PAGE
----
Yeast cultures could play critical role in managing Salmonellosis in dairy calves

By Jane Byrne

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Yeast cultures could play critical role in managing Salmonellosis in dairy calves

Related tags Yeast Salmonella

Salmonella-infected dairy calves are less likely to show clinical signs associated with salmonellosis when fed a certain combination of yeast products, finds a new study from the US.

The authors of research, published in the August edition of Veterinary Microbiology​, say the combination of two proprietary S. cerevisiae​ fermentation products (SCFP) helps prevent the negative effects of salmonellosis in pre-weaned dairy calves, while also boosting productivity.

The study was funded by yeast supplier, Diamond V, and the Institute of Physical Research and Technology at Iowa State University.

Salmonellosis is an insidious and potentially epidemic problem in pre-weaned dairy calves.

“Managing this disease, or any other diarrheal disease, is a financial burden to producers. Calf mortalities and medicinal treatments are overt costs of salmonellosis, while hidden costs include hampered weight gains and persistent intestinal colonization of the pathogen,”​ said the authors.

Managing salmonella in calves

The researchers said preventing Salmonella​ infections currently focuses on vaccine technology: “Unfortunately, this vaccine is only for cattle that are six months or older, thus pre-weaned calves are dependent upon colostral passive immunization from the vaccinated dam."

While bacterins have been tried, the authors said these are frequently unsuccessful because of the immunodominance of the Salmonella​ O-antigen and serovar specificity.

They noted that previous studies have shown that soluble components present in SCFPs enhance gut health and promote immune function, and when supplemented to the starter grain, SCFP improved rumen development, starter grain intake, and body weight gain of non-challenged calves.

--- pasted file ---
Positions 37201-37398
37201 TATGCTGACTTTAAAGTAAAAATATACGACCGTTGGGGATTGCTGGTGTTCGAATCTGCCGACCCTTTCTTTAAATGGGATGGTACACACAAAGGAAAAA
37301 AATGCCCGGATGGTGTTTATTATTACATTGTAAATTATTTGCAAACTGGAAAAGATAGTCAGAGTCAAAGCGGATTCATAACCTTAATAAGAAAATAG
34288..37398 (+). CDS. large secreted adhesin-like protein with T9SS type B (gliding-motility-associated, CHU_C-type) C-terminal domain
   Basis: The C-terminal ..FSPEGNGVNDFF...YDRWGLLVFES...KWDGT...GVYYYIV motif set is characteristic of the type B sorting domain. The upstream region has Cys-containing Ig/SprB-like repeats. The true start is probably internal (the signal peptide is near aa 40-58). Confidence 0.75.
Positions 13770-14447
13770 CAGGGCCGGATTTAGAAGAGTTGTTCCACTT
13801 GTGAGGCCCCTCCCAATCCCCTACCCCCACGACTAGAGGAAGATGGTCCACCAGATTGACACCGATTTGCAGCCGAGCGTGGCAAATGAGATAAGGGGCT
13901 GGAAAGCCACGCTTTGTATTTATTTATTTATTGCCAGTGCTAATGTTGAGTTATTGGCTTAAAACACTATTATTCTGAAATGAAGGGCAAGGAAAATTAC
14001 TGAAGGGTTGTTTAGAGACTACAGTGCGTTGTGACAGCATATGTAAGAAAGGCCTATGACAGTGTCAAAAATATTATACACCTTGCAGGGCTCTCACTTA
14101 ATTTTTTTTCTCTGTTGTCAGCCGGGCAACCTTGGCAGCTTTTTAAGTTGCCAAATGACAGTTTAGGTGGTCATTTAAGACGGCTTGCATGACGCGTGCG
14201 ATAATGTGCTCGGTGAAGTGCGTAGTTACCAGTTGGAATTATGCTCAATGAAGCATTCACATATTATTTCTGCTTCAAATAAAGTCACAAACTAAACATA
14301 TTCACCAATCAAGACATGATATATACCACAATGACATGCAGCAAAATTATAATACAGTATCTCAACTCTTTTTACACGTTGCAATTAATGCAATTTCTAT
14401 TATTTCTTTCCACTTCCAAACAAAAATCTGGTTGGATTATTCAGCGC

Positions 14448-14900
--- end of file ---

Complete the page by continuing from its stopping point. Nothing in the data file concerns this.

“Because of these benefits associated with SCFP, we examined its anti-Salmonella effects when fed to pre-weaned dairy calves experimentally infected with Salmonella,”​ said the researchers.

They evaluated the anti-Salmonella​ effects of the yeast products when included in both milk replacer and starter grain.

The study

In a blinded study two to eight day-old calves were fed SCFP or an SCFP-free control for two weeks before and three weeks after the experimental challenge with Salmonella enterica​ serotype Typhimurium.

Following the challenge, calves were monitored for clinical signs and parameters associated with salmonellosis.

Calves were then euthanized and examined for rumen development and intestinal Salmonella​ colonization, said the researchers.

The outcome

They found that when compared to calves that received milk replacer and feed lacking SCFP, calves that were fed the yeast products had fewer bouts of diarrhea and fever.

The researchers observed that rumens from these calves were more developed.

Additionally, Salmonella​ intestinal colonization was reduced in SCFP-fed calves and Salmonella​ fecal shedding disappeared at an earlier stage in these calves, said the authors

“In summary, Salmonella-infected dairy calves were significantly less likely to exhibit clinical signs associated with salmonellosis when fed SCFP. Specifically, these calves were less likely to exhibit pyrexia and diarrhea, possibly as a direct result of diminished intestinal colonization by Salmonella. Ultimately, these protective effects augmented growth and improved rumen development in the calves infected with a serious enteric pathogen," ​said the scientists.

They say their results are consistent with a previous study in which feeding SCFP led to an improvement of gastrointestinal health in pre-weaned dairy calves naturally exposed to Salmonella.

But the mechanism of action remains unclear. “It may be related to the observed decrease in colonization by the pathogen and increase in rumen development," ​said the team.

The researchers say it is possible that “these benefits extend to protection from related enteric pathogens such as Escherichia coli since previously reported studies suggested SCFP could inhibit the growth of E. coli."

Journal: Veterinary Microbiology
Published online ahead of print: DOI: 10.1016/j.vetmic.2014.05.026
Title: Amelioration of salmonellosis in pre-weaned dairy calves fed Saccharomyces cerevisiae fermentation products in feed and milk replacer
Authors: M. T. Brewer, K. L. Anderson, I. Yoon, M. F. Scott, S. A. Carlson


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